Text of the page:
Simply put, Livejournal wasn’t ideal. Or, rather, Livejournal’s servers weren’t ideal. The first problem anyone will tell you about when talking about EGL and the “good old days” is usually how awful and unreliable LJ servers were. It hasn’t changed much, either. While writing this post, I encountered the good ol’ 503 error a few times when digging through EGL.
The layout of the site was great, the way the site worked was fantastic for the community, but LJ’s shaky nature eventually sparked discussions of finding an alternative website, which ultimately never happened. The stability issues were especially frustrating when it came to EGL Sales, as communication with buyers would be slowed down significantly. As Livejournal blackouts became more frequent, people lost patience, and began to go elsewhere. This brings us to…
As mentioned, social media as we know it hadn’t come into its own when EGL was at the peak of its popularity. It made sense that people wanted to migrate to such a universal platform as Facebook when it had proved itself to have staying power, unlike many of its predecessors. While using Facebook for Lolita groups doesn’t appeal to everyone, it can’t be denied that many of the groups made were successful. Lolita Updates, where new releases and news are posted, boasts over 10,000 members, and has new releases posted every day, or often several times a day.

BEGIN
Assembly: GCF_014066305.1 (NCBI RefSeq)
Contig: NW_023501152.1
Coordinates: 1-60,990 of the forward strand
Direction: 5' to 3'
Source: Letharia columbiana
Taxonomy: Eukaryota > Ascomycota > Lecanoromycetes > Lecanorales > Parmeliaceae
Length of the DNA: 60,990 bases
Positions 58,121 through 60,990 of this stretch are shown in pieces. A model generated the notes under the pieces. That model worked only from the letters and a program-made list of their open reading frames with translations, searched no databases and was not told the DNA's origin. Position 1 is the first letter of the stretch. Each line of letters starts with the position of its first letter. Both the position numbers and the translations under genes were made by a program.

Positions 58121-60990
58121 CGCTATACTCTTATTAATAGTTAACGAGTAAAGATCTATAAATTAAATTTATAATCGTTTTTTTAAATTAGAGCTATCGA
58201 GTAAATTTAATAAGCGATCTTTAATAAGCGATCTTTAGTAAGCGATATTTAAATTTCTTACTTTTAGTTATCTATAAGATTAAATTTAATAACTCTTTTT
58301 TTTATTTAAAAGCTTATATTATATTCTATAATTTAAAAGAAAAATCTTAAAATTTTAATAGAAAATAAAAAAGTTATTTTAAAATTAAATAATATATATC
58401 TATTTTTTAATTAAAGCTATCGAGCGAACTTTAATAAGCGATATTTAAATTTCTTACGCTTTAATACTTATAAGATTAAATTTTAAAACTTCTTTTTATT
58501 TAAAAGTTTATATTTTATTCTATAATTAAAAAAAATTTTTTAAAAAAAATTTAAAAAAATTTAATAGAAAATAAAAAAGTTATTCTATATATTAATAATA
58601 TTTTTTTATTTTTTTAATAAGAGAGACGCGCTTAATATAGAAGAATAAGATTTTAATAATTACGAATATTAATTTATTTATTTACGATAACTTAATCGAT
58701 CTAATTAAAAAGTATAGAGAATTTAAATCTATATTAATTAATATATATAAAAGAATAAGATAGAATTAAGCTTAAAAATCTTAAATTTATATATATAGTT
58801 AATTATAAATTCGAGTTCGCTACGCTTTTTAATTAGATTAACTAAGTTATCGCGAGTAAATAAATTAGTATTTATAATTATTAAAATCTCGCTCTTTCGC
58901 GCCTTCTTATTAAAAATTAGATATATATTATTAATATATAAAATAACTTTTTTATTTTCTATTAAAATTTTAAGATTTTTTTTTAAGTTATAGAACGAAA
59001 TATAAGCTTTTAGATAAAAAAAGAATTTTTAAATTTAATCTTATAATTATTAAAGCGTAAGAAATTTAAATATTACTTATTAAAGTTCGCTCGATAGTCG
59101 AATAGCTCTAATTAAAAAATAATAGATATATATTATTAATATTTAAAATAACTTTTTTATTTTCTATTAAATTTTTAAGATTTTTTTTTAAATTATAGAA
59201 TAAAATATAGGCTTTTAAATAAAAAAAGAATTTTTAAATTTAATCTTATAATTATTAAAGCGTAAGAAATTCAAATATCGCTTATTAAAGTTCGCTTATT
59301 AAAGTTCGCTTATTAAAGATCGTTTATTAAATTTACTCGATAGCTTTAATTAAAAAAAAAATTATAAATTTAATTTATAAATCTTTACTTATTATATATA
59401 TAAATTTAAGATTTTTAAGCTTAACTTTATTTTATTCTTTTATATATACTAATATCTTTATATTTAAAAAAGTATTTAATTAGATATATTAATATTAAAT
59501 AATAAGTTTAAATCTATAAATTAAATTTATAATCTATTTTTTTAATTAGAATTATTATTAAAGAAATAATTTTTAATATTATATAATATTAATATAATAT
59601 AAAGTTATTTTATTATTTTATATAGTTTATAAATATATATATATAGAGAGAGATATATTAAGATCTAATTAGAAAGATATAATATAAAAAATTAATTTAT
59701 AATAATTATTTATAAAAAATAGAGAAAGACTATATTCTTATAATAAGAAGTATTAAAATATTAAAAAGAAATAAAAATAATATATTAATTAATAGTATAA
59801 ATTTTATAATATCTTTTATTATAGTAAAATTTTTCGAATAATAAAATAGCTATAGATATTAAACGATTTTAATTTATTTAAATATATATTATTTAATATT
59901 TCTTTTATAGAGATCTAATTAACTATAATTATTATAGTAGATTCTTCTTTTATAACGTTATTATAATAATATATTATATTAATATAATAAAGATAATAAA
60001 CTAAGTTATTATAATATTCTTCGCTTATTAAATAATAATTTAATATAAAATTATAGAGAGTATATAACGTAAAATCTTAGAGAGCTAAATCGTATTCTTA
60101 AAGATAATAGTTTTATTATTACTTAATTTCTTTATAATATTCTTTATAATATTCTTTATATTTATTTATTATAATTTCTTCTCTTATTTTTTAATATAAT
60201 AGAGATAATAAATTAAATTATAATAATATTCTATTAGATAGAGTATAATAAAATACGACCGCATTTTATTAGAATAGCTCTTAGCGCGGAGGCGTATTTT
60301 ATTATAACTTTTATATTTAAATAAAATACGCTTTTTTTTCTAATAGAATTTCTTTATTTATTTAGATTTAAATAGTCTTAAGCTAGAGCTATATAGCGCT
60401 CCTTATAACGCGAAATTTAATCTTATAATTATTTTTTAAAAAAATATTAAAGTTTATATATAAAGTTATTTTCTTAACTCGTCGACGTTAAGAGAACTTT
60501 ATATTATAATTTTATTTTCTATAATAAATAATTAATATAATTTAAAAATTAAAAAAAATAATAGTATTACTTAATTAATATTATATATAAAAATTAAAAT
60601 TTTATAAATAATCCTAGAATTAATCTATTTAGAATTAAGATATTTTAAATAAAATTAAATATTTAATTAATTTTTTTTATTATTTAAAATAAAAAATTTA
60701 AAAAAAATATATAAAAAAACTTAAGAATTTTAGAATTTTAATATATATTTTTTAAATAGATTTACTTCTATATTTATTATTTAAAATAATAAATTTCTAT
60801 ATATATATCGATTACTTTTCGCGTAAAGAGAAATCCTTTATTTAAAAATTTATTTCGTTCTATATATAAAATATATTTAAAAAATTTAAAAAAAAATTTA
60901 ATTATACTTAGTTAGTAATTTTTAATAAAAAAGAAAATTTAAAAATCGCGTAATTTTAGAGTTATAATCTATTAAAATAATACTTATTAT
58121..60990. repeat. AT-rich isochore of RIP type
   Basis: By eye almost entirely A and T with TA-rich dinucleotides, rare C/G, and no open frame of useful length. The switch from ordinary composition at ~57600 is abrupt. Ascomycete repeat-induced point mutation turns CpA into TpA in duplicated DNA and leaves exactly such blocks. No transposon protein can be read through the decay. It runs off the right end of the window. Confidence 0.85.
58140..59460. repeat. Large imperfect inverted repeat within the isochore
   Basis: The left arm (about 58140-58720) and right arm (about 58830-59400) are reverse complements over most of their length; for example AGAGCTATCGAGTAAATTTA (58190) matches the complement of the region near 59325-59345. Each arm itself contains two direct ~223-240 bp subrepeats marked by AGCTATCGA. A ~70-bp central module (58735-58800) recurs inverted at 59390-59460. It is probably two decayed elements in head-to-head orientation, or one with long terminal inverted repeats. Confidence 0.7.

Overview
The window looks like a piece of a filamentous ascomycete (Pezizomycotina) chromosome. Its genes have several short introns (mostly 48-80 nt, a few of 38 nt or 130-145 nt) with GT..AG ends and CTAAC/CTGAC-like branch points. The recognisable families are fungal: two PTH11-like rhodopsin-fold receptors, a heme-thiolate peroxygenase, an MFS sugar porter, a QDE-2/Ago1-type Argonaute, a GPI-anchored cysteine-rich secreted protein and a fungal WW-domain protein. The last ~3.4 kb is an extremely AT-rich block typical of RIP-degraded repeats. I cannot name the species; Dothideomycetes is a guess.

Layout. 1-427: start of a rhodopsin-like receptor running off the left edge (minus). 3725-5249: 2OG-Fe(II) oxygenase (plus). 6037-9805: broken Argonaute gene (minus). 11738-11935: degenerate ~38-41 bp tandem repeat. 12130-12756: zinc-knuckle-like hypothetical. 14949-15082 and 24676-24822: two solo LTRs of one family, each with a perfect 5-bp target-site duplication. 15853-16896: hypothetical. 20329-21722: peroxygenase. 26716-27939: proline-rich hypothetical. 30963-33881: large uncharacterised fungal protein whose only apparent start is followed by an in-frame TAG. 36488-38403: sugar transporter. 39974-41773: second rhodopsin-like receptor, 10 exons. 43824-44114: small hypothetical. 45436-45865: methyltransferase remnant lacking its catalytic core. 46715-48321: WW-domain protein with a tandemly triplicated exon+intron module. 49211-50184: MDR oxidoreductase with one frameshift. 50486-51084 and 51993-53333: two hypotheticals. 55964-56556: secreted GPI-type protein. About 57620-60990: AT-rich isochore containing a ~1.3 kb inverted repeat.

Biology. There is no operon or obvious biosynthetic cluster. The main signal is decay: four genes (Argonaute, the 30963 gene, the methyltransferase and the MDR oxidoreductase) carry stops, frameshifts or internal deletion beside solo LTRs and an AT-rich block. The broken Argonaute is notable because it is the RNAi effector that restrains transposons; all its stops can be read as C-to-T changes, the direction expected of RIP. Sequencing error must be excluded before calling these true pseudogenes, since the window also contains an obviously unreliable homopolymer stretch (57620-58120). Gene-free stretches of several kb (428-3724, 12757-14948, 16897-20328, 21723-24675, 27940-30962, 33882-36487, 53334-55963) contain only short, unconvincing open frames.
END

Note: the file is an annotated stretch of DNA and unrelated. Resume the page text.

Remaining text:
There is a Facebook group for almost every aspect of the community and every interest, such as sewing, plus-size shopping, oldschool, and local comms. For coord sharing groups, the instant gratification of the like system was tantalising and drew people in from Daily_Lolita. The sense of community overall is looser, however, and the “bump” system means that discussions or topics in groups can be kept current indefinitely while other, newer items go unseen.
A lot of people feel odd about having their Facebook profile tied to the Lolita community, especially those used to LJ. Despite this, many of these groups are going from strength to strength, don’t show signs of slowing, and are definitely worth joining.